Cities that host the Olympic Games typically have a series of events in their facilities during the months leading up to the big event, and Beijing is no exception. In the industry, we call these “test events” because they are like a shakedown cruise for the venues, seeing how they function with real use and training staff, from technical people to ushers to security to box office. For whatever reason, the exclusive ticketing supplier of the Olympic Games has nothing whatsoever to do with these events, so we’ll get our shakedown on the opening day of the Games, I guess.
The whole series of test events here have been dubbed “Good Luck Beijing” (Hao Yun Beijing) events. I think this name (in English at least) has a different sort of feeling to it than they intended, or than it apparently has in Chinese.
Many of these test events are real competitions. Currently the National Aquatics Center is hosting the Diving World Cup.
This amazing new building has been nicknamed the Water Cube (Shui Lifang) for obvious reasons. I was very happy to get hold of a couple of tickets for an event there, and I really didn’t care what it was. It turned out to be women’s 3m synchronized diving, a sport I never really paid attention to before.
It is right across the road from the other landmark venue of the Olympic Green, the National Stadium, nicknamed the Bird’s Nest (Niao Chao), again for obvious reasons.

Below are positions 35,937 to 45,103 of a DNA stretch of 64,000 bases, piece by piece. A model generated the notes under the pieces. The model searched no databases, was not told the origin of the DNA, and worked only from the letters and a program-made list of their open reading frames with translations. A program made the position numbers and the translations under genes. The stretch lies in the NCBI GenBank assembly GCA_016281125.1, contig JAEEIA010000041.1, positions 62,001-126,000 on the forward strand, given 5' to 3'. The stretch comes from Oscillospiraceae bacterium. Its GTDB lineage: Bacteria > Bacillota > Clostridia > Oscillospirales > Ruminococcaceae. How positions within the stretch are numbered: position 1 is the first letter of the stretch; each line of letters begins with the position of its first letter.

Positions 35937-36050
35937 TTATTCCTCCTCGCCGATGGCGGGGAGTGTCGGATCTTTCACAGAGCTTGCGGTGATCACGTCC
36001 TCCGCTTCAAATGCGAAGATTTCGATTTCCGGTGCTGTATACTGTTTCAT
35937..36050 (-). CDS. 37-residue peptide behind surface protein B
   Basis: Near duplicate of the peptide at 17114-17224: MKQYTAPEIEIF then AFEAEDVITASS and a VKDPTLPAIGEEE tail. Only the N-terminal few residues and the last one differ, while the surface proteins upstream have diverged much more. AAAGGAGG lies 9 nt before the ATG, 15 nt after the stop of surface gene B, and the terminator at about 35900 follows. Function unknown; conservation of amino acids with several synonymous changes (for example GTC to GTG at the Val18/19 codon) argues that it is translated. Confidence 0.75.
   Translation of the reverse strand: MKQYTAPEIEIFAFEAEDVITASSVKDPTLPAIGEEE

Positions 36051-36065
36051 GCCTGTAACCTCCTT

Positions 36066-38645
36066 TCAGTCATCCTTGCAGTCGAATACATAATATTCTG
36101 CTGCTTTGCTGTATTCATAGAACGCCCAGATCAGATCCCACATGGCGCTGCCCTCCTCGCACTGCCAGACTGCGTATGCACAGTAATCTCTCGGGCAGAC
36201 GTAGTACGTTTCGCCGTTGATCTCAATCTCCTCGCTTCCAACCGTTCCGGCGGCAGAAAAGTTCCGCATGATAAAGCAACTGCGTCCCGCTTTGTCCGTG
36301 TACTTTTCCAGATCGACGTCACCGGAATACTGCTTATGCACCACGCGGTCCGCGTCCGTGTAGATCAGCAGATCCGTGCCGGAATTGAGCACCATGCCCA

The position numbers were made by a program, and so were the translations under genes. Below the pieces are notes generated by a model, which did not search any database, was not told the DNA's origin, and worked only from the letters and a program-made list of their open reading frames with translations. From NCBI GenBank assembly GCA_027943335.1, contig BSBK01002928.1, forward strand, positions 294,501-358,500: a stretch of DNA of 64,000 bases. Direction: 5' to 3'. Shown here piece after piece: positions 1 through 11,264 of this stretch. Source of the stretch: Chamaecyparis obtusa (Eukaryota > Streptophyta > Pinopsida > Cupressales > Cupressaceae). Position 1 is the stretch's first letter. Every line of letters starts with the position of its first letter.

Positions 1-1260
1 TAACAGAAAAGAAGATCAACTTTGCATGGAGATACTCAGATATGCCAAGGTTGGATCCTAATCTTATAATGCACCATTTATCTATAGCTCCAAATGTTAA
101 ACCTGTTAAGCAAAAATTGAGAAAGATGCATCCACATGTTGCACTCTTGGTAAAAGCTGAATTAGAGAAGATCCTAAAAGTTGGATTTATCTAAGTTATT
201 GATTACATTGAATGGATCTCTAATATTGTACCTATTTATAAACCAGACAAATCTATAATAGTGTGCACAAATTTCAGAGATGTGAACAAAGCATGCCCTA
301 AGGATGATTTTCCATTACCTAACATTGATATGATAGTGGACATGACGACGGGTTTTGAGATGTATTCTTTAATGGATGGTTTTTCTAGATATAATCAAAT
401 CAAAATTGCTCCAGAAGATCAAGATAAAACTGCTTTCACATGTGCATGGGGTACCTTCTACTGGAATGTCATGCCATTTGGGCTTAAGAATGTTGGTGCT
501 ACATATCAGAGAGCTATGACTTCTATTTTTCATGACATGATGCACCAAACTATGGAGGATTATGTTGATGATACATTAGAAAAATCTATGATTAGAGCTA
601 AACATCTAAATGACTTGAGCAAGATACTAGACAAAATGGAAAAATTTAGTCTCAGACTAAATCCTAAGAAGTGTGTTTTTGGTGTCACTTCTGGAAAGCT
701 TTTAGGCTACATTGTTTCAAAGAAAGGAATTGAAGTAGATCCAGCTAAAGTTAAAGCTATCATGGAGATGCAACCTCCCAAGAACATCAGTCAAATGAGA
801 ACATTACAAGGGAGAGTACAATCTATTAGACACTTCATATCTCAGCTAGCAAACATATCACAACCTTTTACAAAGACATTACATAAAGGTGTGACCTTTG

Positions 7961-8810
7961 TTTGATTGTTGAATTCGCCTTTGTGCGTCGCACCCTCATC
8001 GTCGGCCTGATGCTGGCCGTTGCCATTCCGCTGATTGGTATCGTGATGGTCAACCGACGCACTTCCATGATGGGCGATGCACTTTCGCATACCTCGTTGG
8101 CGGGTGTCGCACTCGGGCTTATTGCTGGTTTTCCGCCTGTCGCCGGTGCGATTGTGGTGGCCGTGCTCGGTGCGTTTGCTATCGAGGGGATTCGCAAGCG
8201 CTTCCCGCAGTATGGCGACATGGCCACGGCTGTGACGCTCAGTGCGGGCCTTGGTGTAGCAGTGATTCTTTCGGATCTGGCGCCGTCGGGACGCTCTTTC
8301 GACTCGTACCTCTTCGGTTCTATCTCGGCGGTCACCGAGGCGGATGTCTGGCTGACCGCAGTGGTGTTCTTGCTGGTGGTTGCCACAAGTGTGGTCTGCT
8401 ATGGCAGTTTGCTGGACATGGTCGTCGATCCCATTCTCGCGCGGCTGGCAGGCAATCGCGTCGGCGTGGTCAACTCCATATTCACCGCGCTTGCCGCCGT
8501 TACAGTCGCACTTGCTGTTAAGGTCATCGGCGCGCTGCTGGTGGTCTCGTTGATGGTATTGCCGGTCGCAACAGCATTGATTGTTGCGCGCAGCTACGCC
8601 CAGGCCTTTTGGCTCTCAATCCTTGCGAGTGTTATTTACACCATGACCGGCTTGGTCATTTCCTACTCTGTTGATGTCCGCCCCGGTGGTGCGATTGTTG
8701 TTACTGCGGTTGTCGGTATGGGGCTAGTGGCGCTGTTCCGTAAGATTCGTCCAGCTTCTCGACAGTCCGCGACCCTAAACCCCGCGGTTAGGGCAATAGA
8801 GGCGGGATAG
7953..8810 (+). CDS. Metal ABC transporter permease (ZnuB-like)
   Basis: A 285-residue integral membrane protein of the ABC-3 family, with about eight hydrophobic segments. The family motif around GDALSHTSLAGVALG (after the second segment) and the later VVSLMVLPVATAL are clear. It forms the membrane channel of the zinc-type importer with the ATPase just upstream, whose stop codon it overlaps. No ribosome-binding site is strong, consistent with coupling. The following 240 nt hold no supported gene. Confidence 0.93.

The grounds are still far from finished.
Across the street on the opposite side from the Bird’s Nest is this multi-use complex, slated to open this summer.
The top of that building is going to be quite interesting.
Also nearby is this dark, imposing structure. Note the resemblance to a printed circuit board. If I remember right, this will be the electronic nerve center of the games, and will have some elaborate lighting displays on its surfaces.
The Water Cube is pretty interesting inside too.
We sat at the end where the diving pool is located.
Down at the other end is where they’ll have swimming events.
Synchronized diving is pretty much what you’d expect from the name.
Two women do the same dive at the same time from adjacent boards.
They are scored by the judges on the quality of their dives.
They are also scored on their synchronization – how close the two dives are to each other.
I think there were 19 countries participating. China won the competition handily, with the USA trailing a distant second.
Afterwards, we discovered that there are shuttle buses to take people to two of the closer subway lines. This made it much easier to get out of there than it was arriving.
And as a side note, a cold front has moved in, so it’s back to the long underwear.
Update: I forgot to mention one of the more amusing things about the diving match. Before each team would do their thing, a little snip of music was played. At first it seemed the music was supposed to represent the country. We hear ABBA for the Swedish team, and a Chinese pop tune for the Chinese team. But what was I to make of the Ramones' "Blitzkrieg Bop"? And there was a bit of music that was unmistakably Irish, a jig with bodhran and fiddle, but Ireland didn't even have a team. And Madonna doing "La Isla Bonita"...?